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Senate Minority Leader Mitch McConnell (R-KY) speaks at a news conference to unveil domestic energy and jobs legislation in 2012.

The EPA's proposed Clean Power Plan is a turning point for our nation in tackling climate change. Its goal? Cut climate-altering carbon pollution from existing power plants by 30 percent by 2030. The plan gives states the flexibility to achieve pollution cuts in a variety of ways by switching to less carbon-intensive sources, using more renewable energy like wind and solar and improving energy efficiency.

A woman carrying her child in Tanzania fills a bucket with water at a well.

In honor of Women’s History Month, I would like to focus not on the past, but on the future of women and the environment.

Climate change is coming for us all, right? That is more or less correct, but there are a few caveats worth mentioning. When disaster strikes, it doesn’t deal an equal blow to the rich and poor—or to men and women.

Solar in Colorado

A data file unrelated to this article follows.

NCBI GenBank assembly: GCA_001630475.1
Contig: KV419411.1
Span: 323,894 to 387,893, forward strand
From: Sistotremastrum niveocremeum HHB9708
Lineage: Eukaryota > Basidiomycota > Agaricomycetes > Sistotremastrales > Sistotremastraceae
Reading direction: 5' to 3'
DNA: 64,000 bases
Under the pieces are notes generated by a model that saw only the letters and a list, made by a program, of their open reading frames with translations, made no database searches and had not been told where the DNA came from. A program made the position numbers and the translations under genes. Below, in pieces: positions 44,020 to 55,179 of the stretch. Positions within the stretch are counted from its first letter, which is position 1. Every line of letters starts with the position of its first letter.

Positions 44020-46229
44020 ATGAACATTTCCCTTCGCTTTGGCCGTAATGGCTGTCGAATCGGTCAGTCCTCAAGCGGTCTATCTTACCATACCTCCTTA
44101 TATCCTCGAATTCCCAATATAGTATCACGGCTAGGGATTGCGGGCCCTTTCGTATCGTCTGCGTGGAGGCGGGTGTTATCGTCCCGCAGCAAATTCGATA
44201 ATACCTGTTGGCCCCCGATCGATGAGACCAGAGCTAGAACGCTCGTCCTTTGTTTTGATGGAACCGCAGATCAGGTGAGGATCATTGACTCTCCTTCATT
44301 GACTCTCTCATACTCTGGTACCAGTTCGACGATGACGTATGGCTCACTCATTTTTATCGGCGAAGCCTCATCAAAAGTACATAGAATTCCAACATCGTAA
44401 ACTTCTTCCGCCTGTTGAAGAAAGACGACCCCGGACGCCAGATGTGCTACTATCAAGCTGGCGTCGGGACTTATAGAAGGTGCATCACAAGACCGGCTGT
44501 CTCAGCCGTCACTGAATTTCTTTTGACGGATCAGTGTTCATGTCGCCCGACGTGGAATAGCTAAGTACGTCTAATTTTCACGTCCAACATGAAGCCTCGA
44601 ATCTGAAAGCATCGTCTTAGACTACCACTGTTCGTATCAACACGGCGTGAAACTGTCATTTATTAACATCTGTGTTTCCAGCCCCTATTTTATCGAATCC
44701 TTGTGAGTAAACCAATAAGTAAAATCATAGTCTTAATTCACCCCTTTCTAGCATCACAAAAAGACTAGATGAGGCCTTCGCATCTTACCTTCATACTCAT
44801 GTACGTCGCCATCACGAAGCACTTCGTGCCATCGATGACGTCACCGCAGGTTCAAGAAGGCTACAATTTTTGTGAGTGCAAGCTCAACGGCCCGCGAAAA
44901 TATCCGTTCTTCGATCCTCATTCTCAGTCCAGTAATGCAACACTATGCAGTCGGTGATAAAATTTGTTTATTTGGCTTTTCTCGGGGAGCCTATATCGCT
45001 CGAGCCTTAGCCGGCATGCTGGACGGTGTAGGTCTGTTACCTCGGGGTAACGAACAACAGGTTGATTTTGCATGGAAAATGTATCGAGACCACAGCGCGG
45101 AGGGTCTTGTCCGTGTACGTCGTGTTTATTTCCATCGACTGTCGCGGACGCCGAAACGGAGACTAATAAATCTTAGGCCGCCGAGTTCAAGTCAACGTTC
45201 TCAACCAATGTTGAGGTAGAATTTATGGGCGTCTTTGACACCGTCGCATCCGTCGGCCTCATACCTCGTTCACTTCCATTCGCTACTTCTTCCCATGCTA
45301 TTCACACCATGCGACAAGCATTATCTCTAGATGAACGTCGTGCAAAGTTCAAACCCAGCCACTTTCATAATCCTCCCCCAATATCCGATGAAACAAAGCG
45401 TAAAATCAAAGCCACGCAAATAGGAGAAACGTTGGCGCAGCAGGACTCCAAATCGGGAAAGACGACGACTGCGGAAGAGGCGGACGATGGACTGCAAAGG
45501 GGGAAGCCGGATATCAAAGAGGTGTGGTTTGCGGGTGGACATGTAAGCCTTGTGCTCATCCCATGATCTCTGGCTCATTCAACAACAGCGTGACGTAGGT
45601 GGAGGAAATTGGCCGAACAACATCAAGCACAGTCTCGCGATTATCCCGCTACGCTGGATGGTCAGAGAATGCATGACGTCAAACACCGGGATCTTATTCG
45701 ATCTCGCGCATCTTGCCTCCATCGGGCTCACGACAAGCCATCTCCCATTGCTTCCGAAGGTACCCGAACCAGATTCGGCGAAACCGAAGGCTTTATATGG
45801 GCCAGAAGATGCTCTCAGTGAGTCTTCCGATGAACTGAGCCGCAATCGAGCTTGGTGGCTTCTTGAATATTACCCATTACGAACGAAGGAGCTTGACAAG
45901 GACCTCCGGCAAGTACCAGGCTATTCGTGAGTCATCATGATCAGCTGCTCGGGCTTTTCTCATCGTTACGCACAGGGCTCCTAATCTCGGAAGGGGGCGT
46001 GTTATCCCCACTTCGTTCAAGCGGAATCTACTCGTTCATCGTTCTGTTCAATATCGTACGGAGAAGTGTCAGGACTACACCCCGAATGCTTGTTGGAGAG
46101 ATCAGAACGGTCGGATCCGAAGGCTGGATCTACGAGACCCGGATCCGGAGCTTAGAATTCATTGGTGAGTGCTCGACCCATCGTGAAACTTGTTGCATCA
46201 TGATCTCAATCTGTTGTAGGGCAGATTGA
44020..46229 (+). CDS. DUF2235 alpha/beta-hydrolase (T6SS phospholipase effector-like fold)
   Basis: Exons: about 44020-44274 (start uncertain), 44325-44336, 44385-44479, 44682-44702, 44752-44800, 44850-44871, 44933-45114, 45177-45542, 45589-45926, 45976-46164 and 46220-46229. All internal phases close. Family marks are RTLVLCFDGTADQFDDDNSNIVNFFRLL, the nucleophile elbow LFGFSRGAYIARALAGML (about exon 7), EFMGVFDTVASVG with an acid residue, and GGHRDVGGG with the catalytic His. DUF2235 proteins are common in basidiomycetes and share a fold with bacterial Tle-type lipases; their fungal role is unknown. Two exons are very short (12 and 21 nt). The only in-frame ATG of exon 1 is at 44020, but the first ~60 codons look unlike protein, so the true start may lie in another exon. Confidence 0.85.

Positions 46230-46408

The impacts of climate change have already begun to show across the nation. The state of Washington is facing threats of ocean acidification, increased wildfires, decline in snowpack and more severe weather from climate change, all of which cause harm to its economy. On the other side of the country, Delaware has seen the health and environmental impacts of emissions from fossil fuel-generated power plants blowing across the country from western states. However, states also have the solutions.

Oil pipe spill

Forty years ago, the United States stopped exporting almost all domestic crude oil and put into place a strict licensing process that has come to be known as the crude export ban. The idea was that if we could keep American crude at home, we would reduce our reliance on foreign oil. But now, as more and more wells pump crude out of North Dakota and Texas in the biggest oil boom since the 1970s, foreign markets are singing siren songs to oil producers and their allies in Congress.

Salmon filet

Washington’s Department of Ecology is making me cynical, and it’s bumming me out. The Clean Water Act is one of the best things to ever happen to the environment. A bipartisan Congress (remember those?) passed a law that said we need to clean up and protect our nation’s waters so that we can drink the water, swim in the water and fish from the water. Fishing includes eating the fish we catch, and these uses together are known as the “fishable and swimmable” goals of the Clean Water Act.

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About the Earthjustice Blog

unEARTHED is a forum for the voices and stories of the people behind Earthjustice's work. The views and opinions expressed in this blog do not necessarily represent the opinion or position of Earthjustice or its board, clients, or funders. Learn more about Earthjustice.